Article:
the source code of Equibel to provide access to directories in which you can overwrite the
included binaries with your own.

## Installation

The following steps assume that you have the `pip` Python package manager
installed. If you don’t have `pip`, you can get it
here.

The pre-compiled

`gringo`modules included with Equibel for either 64-bit Linux or Mac OS require a dependency called Threading Building Blocks (`tbb`).The easiest way to install the

`tbb`library on**Mac OS**is to use Homebrew:$ brew install tbb

On

**Ubuntu Linux**, the`tbb`library can be installed using the`apt`package manager:$ sudo apt-get install libtbb-dev

Install Equibel using

`pip`:$ pip install equibel

If you are installing Equibel system-wide, you may need to use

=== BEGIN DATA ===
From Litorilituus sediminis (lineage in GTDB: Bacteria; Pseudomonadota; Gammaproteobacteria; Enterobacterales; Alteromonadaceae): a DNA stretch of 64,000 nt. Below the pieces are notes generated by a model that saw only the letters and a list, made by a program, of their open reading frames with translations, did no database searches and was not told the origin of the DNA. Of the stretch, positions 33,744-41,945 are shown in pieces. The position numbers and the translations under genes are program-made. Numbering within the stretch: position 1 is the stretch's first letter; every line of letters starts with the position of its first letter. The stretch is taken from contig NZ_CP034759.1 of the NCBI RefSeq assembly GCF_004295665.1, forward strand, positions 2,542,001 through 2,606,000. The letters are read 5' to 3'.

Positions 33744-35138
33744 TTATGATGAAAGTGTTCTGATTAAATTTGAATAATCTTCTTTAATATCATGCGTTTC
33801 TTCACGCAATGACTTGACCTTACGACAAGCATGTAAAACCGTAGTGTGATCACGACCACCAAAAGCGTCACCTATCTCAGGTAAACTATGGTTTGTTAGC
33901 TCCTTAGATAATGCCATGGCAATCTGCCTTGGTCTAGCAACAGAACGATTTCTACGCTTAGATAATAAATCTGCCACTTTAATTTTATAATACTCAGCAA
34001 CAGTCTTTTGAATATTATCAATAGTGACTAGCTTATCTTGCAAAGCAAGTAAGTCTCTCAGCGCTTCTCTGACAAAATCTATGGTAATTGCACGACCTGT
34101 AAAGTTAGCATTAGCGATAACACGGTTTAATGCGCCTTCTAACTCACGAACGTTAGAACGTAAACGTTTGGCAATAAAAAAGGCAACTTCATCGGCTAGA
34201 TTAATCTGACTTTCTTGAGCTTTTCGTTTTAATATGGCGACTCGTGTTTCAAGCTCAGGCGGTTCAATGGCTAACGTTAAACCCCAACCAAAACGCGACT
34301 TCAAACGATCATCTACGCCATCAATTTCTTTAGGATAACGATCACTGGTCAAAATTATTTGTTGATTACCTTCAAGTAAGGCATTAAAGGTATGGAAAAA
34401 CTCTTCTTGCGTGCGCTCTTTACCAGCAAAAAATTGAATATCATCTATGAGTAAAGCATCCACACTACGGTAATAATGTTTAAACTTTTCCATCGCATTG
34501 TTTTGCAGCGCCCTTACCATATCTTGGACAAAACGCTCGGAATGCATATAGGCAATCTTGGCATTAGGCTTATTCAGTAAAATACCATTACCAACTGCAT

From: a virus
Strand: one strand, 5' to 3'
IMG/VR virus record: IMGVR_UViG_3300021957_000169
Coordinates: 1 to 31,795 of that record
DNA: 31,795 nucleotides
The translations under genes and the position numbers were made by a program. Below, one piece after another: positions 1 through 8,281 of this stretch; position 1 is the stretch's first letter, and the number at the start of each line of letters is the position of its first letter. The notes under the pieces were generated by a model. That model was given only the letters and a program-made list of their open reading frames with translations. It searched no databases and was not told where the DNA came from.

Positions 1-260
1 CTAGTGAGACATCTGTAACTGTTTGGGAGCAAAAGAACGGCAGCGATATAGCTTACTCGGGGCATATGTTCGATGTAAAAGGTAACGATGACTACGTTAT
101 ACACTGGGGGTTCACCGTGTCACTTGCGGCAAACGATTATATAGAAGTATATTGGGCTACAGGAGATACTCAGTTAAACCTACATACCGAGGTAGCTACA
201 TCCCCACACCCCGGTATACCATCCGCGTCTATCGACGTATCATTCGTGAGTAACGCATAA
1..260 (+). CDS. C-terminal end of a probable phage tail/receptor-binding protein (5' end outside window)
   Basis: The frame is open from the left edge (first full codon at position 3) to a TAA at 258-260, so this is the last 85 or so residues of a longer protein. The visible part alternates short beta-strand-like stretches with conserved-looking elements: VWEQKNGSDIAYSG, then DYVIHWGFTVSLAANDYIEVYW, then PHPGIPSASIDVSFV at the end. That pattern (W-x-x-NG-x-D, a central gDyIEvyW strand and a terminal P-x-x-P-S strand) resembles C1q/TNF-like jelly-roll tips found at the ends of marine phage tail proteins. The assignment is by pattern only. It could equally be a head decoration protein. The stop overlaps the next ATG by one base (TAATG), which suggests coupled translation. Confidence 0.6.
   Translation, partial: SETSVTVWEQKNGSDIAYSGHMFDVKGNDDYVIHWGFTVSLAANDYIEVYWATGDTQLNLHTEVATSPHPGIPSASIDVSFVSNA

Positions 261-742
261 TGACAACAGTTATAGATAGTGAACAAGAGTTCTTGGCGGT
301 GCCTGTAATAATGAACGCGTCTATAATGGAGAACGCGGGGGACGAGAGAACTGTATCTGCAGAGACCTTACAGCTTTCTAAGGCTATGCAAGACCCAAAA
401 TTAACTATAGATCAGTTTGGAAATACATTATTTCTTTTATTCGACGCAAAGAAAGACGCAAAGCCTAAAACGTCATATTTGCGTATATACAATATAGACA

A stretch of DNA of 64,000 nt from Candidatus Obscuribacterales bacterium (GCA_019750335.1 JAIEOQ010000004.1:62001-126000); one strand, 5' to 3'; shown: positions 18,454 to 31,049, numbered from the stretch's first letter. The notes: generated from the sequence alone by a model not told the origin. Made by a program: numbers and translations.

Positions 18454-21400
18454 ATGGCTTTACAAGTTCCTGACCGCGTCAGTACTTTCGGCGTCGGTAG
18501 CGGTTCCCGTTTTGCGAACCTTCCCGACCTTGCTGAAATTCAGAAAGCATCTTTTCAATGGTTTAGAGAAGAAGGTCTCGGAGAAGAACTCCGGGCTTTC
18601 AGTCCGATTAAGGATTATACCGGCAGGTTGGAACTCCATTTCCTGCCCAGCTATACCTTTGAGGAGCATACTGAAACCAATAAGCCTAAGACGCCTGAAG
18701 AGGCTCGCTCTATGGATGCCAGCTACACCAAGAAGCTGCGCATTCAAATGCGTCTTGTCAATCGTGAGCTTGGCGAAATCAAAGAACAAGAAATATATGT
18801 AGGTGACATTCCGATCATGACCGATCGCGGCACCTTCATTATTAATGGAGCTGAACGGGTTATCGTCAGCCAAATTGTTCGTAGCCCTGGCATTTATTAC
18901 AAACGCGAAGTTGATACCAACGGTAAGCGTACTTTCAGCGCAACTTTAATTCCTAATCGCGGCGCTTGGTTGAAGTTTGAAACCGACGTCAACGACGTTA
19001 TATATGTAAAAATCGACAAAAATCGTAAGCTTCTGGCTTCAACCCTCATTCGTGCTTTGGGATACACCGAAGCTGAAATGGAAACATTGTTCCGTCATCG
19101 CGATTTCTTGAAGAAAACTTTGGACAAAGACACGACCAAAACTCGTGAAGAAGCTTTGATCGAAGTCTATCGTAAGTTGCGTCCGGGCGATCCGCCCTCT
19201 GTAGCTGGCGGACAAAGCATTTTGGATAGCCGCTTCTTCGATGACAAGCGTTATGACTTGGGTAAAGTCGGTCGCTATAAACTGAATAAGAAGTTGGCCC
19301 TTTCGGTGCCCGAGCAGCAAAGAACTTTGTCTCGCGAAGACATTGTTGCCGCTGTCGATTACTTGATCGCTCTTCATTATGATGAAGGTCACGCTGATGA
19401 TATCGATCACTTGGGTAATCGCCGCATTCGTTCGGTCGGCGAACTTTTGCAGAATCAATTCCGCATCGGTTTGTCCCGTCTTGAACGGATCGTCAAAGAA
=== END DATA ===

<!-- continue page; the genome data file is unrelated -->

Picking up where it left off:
`sudo`:$ sudo pip install equibel

## Quickstart

To use Equibel within a Python program, you need to import the `equibel`
package. The statement `import equibel as eb` imports this package,
and gives it a shorter alias `eb`. The following Python script
creates a path graph, assigns formulas to nodes, finds the global
completion, and prints the resulting formulas at each node:

import equibel as eb if __name__ == '__main__': # Create an EquibelGraph object, which represents a graph and # associated scenario. G = eb.EquibelGraph() # Create nodes: G.add_nodes_from([1, 2, 3, 4]) # Create edges: G.add_edges_from([(1,2), (2,3), (3,4)]) # Add formulas to nodes: G.add_formula(1, "p & q & r") G.add_formula(4, "~p & ~q") # Find the global completion of the G-scenario: R = eb.global_completion(G, simplify=True) # Pretty-print the resulting formulas at each node: eb.print_formulas(R)

If the above code is saved in a file called `completion.py`, then it can be run by typing